This post is aimed to introduce the basics of using jags in R programming. Jags is a frequently used program for conducting Bayesian statistics.Most of information below is borrowed from Jeromy Anglim’s Blog. I will keep editing this post if I found more resources about jags.

## What is JAGS?

JAGS stands for Just Another Gibbs Sampler. To quote the program author, Martyn Plummer, “It is a program for analysis of Bayesian hierarchical models using Markov Chain Monte Carlo (MCMC) simulation…” It uses a dialect of the BUGS language, similar but a little different to OpenBUGS and WinBUGS.

## Installation

To run jags with R, There is an interface with R called `rjags`

. 1. Download and install Jags based on your operating system. 2. Install additional R packages: type `install.packages(c(“rjags”,”coda”))`

in R console. `rjags`

is to interface with JAGS and `coda`

is to process MCMC output.

## JAGS Examples

There are a lot of examples online. The following provides links or simple codes to JAGS code.

- Justin Esarey
- An entire course on Bayesian Statistics with examples in R and JAGS. It includes 10 lectures and each lecture lasts around 2 hours. The content is designed for a social science audience and it includes a syllabus linking with Simon Jackman’s text. The videos are linked from above or available direclty on YouTube.

- Jeromy Anglim
- The author of this blog also provides a few examples. He shared the codes on his github account

- John Myles White
- A course on statistical models that is under development with JAGS scripts on github.
- Simple introductory examples of fitting a normal distribution, linear regression, and logistic regression
- A follow-up post demonstrating the use of the coda package with rjags to perform MCMC diagnostics.

- A simple simulation sample:

First, simulate the Data:

```
library(R2jags)
n.sim <- 100; set.seed(123)
x1 <- rnorm(n.sim, mean = 5, sd = 2)
x2 <- rbinom(n.sim, size = 1, prob = 0.3)
e <- rnorm(n.sim, mean = 0, sd = 1)
```

Next, we create the outcome y based on coefficients \(b_1\) and \(b_2\) for the respective predictors and an intercept a:

```
b1 <- 1.2
b2 <- -3.1
a <- 1.5
y <- b1*x1 + b2*x2 + e
```

Now, we combine the variables into one dataframe for processing later:

`sim.dat <- data.frame(y, x1, x2)`

And we create and summarize a (frequentist) linear model fit on these data:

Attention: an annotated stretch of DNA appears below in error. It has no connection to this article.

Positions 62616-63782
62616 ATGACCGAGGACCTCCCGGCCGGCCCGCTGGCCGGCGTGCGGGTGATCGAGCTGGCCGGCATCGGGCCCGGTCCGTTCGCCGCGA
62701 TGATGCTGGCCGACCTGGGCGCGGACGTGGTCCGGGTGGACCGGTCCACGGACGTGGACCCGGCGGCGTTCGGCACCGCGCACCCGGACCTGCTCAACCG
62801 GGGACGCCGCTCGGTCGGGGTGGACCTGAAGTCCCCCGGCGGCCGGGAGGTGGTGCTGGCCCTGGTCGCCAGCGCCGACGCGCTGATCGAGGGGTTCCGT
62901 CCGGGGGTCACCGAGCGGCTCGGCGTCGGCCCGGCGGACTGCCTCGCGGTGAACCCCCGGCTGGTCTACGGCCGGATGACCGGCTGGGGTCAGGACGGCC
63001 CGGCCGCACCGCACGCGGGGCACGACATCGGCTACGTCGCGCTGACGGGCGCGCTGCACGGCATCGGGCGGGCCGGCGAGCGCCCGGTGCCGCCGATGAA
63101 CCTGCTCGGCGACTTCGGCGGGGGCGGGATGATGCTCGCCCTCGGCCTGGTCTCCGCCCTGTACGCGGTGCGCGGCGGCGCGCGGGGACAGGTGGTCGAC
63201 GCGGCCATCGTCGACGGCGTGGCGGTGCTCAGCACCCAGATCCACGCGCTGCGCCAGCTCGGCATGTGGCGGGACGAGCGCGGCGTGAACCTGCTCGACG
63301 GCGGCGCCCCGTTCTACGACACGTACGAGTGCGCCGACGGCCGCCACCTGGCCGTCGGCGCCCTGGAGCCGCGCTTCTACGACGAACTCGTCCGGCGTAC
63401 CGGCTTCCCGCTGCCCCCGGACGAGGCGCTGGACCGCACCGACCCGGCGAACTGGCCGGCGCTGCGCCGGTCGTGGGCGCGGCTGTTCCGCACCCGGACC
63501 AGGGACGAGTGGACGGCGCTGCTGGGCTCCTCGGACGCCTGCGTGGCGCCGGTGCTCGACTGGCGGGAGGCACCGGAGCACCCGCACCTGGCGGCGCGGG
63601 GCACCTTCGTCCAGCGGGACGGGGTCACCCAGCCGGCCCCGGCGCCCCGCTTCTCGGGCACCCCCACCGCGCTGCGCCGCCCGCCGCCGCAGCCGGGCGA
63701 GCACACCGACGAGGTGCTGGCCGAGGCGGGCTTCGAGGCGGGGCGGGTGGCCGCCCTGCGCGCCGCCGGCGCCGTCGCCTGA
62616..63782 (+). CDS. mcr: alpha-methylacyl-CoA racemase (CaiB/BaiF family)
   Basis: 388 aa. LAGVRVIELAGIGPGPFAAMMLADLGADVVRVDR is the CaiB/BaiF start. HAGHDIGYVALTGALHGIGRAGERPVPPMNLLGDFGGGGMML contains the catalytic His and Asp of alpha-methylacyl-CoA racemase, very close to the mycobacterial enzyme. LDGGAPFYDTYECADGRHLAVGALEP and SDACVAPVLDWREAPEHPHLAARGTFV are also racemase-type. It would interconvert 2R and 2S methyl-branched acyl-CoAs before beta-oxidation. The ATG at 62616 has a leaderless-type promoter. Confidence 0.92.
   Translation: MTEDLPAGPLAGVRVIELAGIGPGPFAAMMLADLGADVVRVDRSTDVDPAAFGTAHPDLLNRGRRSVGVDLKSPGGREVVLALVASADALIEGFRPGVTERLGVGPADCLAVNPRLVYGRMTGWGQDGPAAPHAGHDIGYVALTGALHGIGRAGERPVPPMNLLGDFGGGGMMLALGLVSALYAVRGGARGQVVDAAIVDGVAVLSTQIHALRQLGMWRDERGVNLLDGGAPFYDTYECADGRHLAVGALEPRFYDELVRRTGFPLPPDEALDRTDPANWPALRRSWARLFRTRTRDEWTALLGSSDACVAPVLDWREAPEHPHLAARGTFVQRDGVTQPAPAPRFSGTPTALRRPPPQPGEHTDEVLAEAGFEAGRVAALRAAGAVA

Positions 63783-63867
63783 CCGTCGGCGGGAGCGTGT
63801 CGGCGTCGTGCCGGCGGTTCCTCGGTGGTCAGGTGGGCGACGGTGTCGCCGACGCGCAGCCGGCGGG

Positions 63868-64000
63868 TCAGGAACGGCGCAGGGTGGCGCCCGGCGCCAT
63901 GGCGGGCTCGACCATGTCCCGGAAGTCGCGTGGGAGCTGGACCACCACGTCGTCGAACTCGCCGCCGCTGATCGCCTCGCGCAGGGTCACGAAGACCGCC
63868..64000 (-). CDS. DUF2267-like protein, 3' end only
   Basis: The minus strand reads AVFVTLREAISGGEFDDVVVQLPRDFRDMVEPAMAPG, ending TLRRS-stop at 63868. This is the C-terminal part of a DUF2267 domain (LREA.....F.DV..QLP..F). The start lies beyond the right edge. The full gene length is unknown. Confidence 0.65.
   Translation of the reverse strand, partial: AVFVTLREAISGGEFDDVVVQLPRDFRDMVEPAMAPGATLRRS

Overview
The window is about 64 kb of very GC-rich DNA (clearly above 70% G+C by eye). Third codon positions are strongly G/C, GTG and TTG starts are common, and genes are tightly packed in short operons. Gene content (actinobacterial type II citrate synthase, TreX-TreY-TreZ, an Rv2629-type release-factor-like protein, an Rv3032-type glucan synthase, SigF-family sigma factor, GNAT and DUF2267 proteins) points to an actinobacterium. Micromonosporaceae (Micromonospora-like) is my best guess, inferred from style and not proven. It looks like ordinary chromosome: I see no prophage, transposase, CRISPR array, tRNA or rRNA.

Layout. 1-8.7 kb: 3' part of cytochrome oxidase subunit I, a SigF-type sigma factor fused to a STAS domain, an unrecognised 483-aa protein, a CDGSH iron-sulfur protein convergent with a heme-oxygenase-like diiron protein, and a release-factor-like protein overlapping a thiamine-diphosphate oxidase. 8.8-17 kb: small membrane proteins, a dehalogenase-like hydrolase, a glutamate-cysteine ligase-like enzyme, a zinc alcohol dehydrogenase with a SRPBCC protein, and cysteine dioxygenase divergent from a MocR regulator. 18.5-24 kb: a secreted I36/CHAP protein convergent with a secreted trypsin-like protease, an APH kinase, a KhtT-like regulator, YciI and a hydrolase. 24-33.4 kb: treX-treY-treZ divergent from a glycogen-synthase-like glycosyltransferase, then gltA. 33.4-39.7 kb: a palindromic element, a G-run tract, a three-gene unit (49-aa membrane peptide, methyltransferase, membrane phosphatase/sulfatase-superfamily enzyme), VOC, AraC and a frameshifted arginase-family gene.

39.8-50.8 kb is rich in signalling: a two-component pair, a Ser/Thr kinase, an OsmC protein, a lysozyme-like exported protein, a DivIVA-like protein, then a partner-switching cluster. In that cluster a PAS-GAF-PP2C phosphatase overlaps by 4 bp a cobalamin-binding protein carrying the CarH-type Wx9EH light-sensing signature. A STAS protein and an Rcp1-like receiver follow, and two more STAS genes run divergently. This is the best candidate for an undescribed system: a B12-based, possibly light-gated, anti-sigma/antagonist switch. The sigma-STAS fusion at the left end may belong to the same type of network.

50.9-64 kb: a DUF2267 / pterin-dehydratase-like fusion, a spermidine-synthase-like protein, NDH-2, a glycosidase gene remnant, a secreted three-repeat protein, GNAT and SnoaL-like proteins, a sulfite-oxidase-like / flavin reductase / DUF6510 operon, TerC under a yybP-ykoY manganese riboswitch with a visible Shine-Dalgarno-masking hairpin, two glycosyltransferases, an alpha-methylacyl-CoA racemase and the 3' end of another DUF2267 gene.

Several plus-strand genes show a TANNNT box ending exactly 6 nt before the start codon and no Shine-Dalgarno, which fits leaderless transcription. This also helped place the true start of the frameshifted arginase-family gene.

```
freq.mod <- lm(y ~ x1 + x2, data = sim.dat)
summary(freq.mod)
```

```
##
## Call:
## lm(formula = y ~ x1 + x2, data = sim.dat)
##
## Residuals:
## Min 1Q Median 3Q Max
## -1.3432 -0.6797 -0.1112 0.5367 3.2304
##
## Coefficients:
## Estimate Std. Error t value Pr(>|t|)
## (Intercept) 0.34949 0.28810 1.213 0.228
## x1 1.13511 0.05158 22.005 <2e-16 ***
## x2 -3.09361 0.20650 -14.981 <2e-16 ***
## ---
## Signif. codes: 0 '***' 0.001 '**' 0.01 '*' 0.05 '.' 0.1 ' ' 1
##
## Residual standard error: 0.9367 on 97 degrees of freedom
## Multiple R-squared: 0.8772, Adjusted R-squared: 0.8747
## F-statistic: 346.5 on 2 and 97 DF, p-value: < 2.2e-16
```

### Beyesian Model

```
bayes.mod <- function() {
for(i in 1:N){
y[i] ~ dnorm(mu[i], tau)
mu[i] <- alpha + beta1 * x1[i] + beta2 * x2[i]
}
alpha ~ dnorm(0, .01)
beta1 ~ dunif(-100, 100)
beta2 ~ dunif(-100, 100)
tau ~ dgamma(.01, .01)
}
```

Now define the vectors of the data matrix for JAGS:

```
y <- sim.dat$y
x1 <- sim.dat$x1
x2 <- sim.dat$x2
N <- nrow(sim.dat)
```

Read in the data frame for JAGS

`sim.dat.jags <- list("y", "x1", "x2", "N")`

Define the parameters whose posterior distributions you are interested in summarizing later:

`bayes.mod.params <- c("alpha", "beta1", "beta2")`

Setting up starting values

```
bayes.mod.inits <- function(){
list("alpha" = rnorm(1), "beta1" = rnorm(1), "beta2" = rnorm(1))
}
# inits1 <- list("alpha" = 0, "beta1" = 0, "beta2" = 0)
# inits2 <- list("alpha" = 1, "beta1" = 1, "beta2" = 1)
# inits3 <- list("alpha" = -1, "beta1" = -1, "beta2" = -1)
# bayes.mod.inits <- list(inits1, inits2, inits3)
```

### Fitting the model

```
set.seed(123)
bayes.mod.fit <- jags(data = sim.dat.jags, inits = bayes.mod.inits,
parameters.to.save = bayes.mod.params, n.chains = 3, n.iter = 9000,
n.burnin = 1000, model.file = bayes.mod)
```

`## module glm loaded`

```
## Compiling model graph
## Resolving undeclared variables
## Allocating nodes
## Graph information:
## Observed stochastic nodes: 100
## Unobserved stochastic nodes: 4
## Total graph size: 511
##
## Initializing model
```

### Diagnostics

`print(bayes.mod.fit)`

```
## Inference for Bugs model at "/var/folders/g7/nwqnxkgn7gsgj279yr71b2j80000gn/T//RtmpYyMB7c/model33d67cbb63a2.txt", fit using jags,
## 3 chains, each with 9000 iterations (first 1000 discarded), n.thin = 8
## n.sims = 3000 iterations saved
## mu.vect sd.vect 2.5% 25% 50% 75% 97.5% Rhat
## alpha 0.362 0.293 -0.205 0.166 0.358 0.562 0.958 1.009
## beta1 1.133 0.053 1.025 1.099 1.134 1.169 1.236 1.009
## beta2 -3.090 0.205 -3.496 -3.231 -3.090 -2.950 -2.685 1.002
## deviance 271.830 2.899 268.167 269.718 271.122 273.198 279.223 1.000
## n.eff
## alpha 250
## beta1 250
## beta2 1700
## deviance 3000
##
## For each parameter, n.eff is a crude measure of effective sample size,
## and Rhat is the potential scale reduction factor (at convergence, Rhat=1).
##
## DIC info (using the rule, pD = var(deviance)/2)
## pD = 4.2 and DIC = 276.0
## DIC is an estimate of expected predictive error (lower deviance is better).
```

`plot(bayes.mod.fit)`

`traceplot(bayes.mod.fit)`